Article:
- Provide step by step instructions of what was done during the experiment (procedures, interventions, and follow ups)
- Detail the measurement tools that were used
*Additional issues connected to the experiment that may be included: any special conditions (weather conditions for instance) or consent forms for studies involving people as well as any ethical issues that needed to be addressed
Step #3: Reproduce the results-thats all!
The results section is one of the main highlights of your paper and involves relaying the most significant findings of your research. When creating the results section of a scientific paper or report its important to steer clear of going beyond simply relaying the results of your experiment. At times it may be tempting to begin interpreting and evaluating your information as you type up your results-this should be avoided as this type of analysis is actually reserved for the discussion portion of your paper. Somethings to keep in mind when writing up your results section
- The results you list should be in accordance with the methods you provide (no outlandish results that are not connected to the rest of the paper)
- Include whether or not the hypothesis posed was true
- Share whether or not there was any 'lost' data and why
- Include visual aids when needed such as charts, tables and diagrams. Be sure to properly label all figures and provide an explanation of them that doesn't simply repeat the obvious.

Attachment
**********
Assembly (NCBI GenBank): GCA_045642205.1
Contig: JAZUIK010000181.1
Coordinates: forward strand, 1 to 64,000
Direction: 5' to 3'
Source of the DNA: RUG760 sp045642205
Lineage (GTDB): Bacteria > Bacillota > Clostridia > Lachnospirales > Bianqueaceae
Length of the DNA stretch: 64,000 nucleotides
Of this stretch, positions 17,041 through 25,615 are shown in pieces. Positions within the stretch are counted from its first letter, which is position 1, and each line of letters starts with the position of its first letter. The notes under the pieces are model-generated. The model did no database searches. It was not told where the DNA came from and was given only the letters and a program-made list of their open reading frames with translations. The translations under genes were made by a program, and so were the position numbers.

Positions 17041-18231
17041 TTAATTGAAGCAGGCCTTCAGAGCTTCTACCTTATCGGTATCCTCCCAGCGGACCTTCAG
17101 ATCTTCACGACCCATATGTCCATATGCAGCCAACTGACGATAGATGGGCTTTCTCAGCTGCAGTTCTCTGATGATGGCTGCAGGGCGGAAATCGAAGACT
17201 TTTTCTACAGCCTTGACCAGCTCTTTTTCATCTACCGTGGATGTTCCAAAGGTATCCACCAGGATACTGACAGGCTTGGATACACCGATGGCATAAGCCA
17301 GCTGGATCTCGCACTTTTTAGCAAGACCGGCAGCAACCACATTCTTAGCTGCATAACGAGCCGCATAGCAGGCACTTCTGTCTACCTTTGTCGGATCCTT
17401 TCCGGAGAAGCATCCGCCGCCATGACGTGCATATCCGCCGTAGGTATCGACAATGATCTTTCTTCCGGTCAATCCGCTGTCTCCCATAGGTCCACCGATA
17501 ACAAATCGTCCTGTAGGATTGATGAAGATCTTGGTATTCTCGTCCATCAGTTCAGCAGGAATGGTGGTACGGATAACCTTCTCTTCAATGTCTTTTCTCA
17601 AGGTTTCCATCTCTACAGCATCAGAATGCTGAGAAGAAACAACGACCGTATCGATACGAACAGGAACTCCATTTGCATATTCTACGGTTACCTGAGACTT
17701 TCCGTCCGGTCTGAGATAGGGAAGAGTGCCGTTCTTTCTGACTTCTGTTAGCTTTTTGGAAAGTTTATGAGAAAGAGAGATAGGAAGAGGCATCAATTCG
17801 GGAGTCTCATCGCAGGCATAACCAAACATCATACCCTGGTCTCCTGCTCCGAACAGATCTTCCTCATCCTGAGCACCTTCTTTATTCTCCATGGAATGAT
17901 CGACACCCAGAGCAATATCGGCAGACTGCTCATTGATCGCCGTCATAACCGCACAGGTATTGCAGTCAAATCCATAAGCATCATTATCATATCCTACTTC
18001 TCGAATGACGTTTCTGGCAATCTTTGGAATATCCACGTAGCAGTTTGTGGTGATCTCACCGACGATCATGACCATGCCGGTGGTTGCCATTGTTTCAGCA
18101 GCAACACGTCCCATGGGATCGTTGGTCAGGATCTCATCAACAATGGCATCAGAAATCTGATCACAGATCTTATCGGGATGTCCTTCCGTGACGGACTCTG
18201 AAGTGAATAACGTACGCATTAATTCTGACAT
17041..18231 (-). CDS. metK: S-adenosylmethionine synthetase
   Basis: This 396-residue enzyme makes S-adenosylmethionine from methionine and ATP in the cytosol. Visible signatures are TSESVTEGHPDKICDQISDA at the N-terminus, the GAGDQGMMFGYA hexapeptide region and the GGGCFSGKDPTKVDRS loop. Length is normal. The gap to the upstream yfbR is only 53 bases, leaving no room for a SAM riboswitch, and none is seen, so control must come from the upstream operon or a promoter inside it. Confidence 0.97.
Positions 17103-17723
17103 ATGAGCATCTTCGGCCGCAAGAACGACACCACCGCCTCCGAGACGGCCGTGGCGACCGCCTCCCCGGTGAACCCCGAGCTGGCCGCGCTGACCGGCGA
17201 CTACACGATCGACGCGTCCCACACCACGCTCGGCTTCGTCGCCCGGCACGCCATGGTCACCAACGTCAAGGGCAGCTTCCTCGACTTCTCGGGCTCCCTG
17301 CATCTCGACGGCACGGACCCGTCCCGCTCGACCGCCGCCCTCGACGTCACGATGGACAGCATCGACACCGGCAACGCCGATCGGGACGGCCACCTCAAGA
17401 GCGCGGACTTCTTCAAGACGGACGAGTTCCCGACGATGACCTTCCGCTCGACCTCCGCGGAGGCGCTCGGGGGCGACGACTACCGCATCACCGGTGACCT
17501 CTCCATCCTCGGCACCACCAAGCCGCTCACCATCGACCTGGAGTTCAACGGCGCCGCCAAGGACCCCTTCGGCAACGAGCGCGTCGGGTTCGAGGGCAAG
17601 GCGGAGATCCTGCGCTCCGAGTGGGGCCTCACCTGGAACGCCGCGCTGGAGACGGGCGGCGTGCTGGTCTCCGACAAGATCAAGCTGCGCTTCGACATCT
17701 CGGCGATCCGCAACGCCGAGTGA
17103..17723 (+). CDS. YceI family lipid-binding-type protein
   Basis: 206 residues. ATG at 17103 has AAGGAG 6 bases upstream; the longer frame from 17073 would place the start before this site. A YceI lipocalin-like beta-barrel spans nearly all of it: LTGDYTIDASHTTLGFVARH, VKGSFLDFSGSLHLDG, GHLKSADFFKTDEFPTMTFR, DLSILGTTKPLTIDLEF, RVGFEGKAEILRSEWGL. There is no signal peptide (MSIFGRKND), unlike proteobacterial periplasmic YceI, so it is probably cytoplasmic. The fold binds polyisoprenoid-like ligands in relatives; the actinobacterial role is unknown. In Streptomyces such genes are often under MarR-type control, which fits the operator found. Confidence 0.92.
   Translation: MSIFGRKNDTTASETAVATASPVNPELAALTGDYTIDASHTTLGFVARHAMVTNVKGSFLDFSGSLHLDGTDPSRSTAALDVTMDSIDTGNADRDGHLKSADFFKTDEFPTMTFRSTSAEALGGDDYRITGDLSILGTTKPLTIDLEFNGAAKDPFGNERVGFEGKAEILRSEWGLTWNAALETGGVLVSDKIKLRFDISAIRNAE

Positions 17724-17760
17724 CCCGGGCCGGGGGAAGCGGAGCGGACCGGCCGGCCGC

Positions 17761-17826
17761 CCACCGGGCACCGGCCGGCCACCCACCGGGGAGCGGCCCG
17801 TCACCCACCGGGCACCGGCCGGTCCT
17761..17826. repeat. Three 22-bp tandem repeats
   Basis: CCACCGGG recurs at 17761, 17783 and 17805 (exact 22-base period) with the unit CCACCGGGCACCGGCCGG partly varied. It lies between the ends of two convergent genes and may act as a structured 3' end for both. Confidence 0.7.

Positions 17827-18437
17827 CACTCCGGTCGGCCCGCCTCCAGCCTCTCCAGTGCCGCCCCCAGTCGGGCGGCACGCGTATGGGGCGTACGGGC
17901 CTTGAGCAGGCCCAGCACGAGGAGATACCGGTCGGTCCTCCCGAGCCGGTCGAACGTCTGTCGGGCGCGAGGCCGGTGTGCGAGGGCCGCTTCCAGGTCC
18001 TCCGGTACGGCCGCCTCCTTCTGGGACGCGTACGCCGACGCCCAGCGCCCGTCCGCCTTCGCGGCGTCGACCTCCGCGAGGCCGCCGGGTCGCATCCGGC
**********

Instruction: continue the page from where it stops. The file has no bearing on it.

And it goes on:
Step #4: Discuss what you found
The discussion section along with the results section should make up the bulk of your paper. This is where you get to analyze the information you found, make connections, and put your findings in a larger context. Though the IMRAD format combines the conclusion with the discussion section the conclusion can actually be added with a separate subheading within the discussion portion of the paper. This may be optimal for some as even though the issues in both sections tend to overlap, the conclusion often serves a distinct purpose of summarizing the entire paper and bringing closure to the study and its findings. The main issues to present in the discussion section
are as follows;
- Analysis and discussion of major research findings (this should involve interpreting the results and making evaluations or judgments based on the evidence provided)
- Discussion of minor findings (this can be limited to those minor findings that are really relevant to the study)
- Mention of any errors or shortcomings of the study (indicate what if anything should be done differently when duplicated)
- Examine the significance of the results on a larger scale (why it matters for the particular field or the 'real world' for instance)
- Implications for further study
Other important sections
A last point to make would be to mention a few of the other sections that are not included in the acronym IMRAD. Though these are often assumed, a quick review can't hurt. The other sections missed include the abstract, reference page, and appendices. Though appendices are not always needed, in most cases an abstract as well as a reference or work cited page is required for the publication of any type of formal paper or report. back to all posts